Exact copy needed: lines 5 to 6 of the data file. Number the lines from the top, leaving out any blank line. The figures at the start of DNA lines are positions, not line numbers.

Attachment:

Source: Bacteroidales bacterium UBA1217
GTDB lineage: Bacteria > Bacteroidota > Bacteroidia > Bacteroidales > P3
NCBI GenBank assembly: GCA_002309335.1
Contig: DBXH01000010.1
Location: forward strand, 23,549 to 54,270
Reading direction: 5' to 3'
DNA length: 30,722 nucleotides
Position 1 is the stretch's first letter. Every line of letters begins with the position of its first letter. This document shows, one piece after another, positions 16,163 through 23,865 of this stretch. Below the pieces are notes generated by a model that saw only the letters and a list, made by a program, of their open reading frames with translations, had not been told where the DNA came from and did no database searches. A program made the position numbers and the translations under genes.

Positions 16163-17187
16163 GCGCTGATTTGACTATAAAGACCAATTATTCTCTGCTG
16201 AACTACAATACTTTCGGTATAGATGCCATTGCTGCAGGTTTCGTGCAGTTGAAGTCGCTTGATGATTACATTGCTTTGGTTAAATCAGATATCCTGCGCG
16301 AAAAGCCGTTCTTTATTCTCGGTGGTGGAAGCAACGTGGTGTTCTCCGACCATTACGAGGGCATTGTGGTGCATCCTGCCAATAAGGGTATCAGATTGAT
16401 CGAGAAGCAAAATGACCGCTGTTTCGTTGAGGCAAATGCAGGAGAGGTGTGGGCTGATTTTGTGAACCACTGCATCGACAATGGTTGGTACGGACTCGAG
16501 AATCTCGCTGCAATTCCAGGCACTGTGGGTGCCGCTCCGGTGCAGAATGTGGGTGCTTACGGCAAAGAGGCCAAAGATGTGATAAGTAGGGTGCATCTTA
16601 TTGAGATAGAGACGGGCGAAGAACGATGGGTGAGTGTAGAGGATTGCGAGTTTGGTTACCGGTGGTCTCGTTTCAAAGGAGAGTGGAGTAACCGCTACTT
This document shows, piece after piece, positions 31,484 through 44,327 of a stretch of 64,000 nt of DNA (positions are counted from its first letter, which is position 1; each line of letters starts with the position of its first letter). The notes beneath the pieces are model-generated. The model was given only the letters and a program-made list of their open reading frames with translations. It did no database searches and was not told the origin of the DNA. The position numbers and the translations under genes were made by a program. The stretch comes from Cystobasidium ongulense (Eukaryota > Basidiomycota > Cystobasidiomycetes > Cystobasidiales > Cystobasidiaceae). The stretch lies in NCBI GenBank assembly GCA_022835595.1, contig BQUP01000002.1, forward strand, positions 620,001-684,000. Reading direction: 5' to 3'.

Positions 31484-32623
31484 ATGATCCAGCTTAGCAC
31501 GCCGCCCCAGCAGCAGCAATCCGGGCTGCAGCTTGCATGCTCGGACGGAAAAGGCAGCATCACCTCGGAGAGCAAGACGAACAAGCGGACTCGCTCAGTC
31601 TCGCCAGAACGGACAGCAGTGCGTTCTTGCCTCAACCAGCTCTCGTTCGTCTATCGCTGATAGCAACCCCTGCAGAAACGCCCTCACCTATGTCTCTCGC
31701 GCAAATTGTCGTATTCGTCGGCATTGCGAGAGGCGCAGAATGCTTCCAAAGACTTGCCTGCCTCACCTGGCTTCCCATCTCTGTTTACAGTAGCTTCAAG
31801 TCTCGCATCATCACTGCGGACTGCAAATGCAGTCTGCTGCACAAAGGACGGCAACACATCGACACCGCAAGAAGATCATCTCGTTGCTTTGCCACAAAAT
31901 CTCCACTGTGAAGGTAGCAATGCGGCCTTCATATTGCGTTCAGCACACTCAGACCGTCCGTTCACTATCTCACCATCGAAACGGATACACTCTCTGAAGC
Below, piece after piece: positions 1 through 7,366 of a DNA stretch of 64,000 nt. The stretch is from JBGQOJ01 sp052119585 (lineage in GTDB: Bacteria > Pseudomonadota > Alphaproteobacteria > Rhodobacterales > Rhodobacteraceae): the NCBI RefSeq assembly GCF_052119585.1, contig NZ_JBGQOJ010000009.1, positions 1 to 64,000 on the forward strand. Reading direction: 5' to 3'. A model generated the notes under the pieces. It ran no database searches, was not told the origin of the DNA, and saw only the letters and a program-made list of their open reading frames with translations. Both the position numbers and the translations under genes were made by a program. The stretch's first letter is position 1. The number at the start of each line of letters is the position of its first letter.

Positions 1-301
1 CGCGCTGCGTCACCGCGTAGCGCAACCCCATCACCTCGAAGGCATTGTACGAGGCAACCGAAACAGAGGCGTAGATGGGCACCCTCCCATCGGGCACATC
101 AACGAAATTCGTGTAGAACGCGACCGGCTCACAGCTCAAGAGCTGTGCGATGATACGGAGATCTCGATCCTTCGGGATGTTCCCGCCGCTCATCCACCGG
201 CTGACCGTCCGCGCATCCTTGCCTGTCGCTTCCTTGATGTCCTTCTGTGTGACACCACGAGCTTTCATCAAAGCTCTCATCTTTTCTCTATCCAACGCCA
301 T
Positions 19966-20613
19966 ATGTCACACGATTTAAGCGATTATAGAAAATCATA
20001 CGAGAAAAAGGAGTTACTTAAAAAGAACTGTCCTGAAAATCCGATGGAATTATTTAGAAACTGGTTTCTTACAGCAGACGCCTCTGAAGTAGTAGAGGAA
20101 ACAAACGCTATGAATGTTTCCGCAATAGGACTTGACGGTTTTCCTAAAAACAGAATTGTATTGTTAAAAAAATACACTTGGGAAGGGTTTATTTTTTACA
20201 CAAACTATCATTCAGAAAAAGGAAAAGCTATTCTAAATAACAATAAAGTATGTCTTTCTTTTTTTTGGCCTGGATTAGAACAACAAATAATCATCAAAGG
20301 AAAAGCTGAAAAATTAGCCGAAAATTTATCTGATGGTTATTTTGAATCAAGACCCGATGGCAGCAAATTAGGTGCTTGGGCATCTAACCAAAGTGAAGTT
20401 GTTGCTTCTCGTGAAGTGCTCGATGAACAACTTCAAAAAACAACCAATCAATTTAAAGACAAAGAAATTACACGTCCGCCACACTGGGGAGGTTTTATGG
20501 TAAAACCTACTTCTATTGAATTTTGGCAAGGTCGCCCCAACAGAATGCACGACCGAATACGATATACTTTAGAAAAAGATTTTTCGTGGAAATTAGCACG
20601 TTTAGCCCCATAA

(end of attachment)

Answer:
Location: forward strand, 23,549 to 54,270
Reading direction: 5' to 3'